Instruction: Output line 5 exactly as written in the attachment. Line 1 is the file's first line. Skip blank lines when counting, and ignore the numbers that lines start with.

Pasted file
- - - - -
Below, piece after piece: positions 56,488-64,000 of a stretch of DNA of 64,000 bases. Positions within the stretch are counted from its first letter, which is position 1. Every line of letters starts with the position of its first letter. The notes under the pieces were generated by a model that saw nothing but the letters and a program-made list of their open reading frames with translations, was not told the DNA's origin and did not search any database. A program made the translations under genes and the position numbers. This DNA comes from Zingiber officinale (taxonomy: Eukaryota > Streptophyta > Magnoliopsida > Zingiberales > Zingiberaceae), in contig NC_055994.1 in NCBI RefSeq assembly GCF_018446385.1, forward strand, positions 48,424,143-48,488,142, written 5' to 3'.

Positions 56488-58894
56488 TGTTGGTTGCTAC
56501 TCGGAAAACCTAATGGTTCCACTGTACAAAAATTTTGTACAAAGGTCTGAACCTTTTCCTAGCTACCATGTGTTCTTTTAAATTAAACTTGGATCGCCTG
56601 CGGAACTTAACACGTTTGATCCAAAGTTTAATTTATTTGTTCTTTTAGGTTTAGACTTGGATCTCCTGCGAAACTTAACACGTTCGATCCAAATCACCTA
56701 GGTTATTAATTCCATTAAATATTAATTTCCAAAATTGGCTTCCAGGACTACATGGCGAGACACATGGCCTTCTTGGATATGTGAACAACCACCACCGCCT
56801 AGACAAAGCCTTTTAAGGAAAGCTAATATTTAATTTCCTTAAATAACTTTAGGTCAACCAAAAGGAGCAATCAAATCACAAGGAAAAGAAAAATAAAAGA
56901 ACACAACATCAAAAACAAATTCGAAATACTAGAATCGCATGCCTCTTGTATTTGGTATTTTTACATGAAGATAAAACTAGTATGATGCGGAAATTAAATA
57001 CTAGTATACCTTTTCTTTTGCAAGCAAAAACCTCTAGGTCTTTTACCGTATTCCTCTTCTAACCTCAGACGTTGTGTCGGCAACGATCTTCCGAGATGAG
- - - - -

56601 CGGAACTTAACACGTTTGATCCAAAGTTTAATTTATTTGTTCTTTTAGGTTTAGACTTGGATCTCCTGCGAAACTTAACACGTTCGATCCAAATCACCTA